After some stupid virus that no one ever talks about killed last years’ Jason Drives season, I’m happy to say that we’re back, and I’ve got a great new batch of cars with all sorts of odd traits and behaviors I can exploit for our mutual, fierce enjoyment. We’re starting off at a place of comfort, the Lane Motor Museum, home to all sorts of fascinating and strange cars, specifically a strange, nearly century-old little car known as the Micron Monocar.
I was excited to do an episode with the Micron because it hits so many of my weird car fetishes: tiny, archaic, lots of baffling technical choices, and a really confusing reason to even exist.
Let’s cover the existence part first: the Micron is a cyclecar, a category of car that only existed for a brief period of time, usually accepted to be between 1910 and the very early 1920s.
Cyclecars were extremely crude, basic cars made with a lot of motorcycle parts and engineering, and were the first real attempt to produce cheap, affordable cars in an era when cars were still mostly rich people’s playthings. They sort of bridged the motorcycle-car gap.
Their lifespan was limited mostly because of one thing: the Ford Model T. The Model T, and similar cars in Europe like the Austin 7 and Citroën Type C effectively killed off cyclecars because they were “real” cars that sold for cyclecar prices.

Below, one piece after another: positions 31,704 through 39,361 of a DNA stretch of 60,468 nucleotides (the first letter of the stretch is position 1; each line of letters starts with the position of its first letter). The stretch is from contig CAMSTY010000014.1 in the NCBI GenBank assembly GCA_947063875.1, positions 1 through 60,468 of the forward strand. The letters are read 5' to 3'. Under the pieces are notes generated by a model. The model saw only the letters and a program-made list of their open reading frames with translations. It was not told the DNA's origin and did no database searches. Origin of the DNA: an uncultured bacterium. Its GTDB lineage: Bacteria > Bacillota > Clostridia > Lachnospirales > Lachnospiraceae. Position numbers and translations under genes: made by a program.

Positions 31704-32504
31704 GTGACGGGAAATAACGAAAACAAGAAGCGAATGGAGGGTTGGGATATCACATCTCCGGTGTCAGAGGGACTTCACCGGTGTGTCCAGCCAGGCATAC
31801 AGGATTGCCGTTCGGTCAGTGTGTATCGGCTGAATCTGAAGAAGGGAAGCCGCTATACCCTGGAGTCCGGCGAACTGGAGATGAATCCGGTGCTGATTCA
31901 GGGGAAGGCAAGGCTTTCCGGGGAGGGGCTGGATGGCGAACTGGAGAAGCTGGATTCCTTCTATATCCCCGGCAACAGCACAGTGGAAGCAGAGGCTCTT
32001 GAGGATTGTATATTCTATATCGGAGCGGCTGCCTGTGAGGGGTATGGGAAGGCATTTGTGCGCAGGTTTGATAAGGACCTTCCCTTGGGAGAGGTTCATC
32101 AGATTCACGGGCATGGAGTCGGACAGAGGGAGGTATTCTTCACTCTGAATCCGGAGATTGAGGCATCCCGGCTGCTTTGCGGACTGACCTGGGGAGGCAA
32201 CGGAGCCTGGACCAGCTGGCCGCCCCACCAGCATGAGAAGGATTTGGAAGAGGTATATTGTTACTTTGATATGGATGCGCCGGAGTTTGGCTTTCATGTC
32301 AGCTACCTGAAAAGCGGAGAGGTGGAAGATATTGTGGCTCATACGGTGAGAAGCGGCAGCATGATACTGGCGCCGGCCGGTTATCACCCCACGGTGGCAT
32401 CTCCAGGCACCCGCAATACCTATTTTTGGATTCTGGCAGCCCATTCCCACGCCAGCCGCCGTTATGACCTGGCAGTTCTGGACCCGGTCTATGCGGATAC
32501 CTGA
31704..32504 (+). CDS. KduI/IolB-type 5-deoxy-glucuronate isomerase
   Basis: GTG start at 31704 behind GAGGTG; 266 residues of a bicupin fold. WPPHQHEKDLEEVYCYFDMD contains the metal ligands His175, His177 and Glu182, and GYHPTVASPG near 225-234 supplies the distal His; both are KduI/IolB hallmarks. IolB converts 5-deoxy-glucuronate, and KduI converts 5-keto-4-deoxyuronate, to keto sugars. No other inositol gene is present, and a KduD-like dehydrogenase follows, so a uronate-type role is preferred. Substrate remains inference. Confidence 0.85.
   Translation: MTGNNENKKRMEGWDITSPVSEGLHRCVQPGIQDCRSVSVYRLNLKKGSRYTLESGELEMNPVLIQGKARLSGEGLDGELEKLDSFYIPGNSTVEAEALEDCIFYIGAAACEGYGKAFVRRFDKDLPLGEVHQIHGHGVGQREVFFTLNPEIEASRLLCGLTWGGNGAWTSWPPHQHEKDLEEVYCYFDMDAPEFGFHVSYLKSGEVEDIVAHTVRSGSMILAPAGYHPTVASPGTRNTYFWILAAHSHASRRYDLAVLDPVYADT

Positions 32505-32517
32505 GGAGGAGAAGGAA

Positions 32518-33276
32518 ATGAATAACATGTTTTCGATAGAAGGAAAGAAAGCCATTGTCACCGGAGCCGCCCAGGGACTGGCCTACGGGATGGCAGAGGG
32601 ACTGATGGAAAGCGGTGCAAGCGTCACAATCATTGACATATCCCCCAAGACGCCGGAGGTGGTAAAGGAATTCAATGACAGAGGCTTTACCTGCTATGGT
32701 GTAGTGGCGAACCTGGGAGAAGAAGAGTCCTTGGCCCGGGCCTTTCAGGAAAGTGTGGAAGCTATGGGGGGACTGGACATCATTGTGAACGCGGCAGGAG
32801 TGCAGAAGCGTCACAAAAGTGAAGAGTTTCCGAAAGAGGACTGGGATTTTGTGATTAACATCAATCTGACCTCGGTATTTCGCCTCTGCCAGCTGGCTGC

For example, in 1924, the year of the Micron I tested, the cheapest Model T was $265 (that’s under $4,000 in today’s money!), while the Micron was $239—really not that much cheaper for much, much less car.
That’s one of the main reasons why the Toulouse, France-built Micron makes no sense—it was a cyclecar that was somehow still around after the point where cyclecars made any sense.
But that’s just part of it—the Micron is also gloriously senseless technically, too. It’s a front wheel drive car, in an era when that was very uncommon, but that’s not what’s most strange. What’s really strange is how it steers.
It steers with a big hinge that rotates the entire front end of the car—engine, transmission, radiator, those big acetylene lights, wheels, everything.
It’s a very strange way to steer, seemingly both overcomplicated and crude at the same time, and it makes the handling of this little car really, really strange. I’ve driven some other cars that used this method, and so far I’ve yet to drive one that convinces me this is a smart use of anyone’s time. But they’re always exciting.
This little insect-like machine is really strange and charming, and there is a sort of tortured logic for why it exists—but I’m going to make you watch the video to see why, because that’s the whole point of this! You need to see it, hear it, feel it, take advantage of modernity!
This isn’t a magazine or newspaper or, uh, chapbook! Watch the video, and let the unhinged yet very hinged glory of the Micron wash all over you!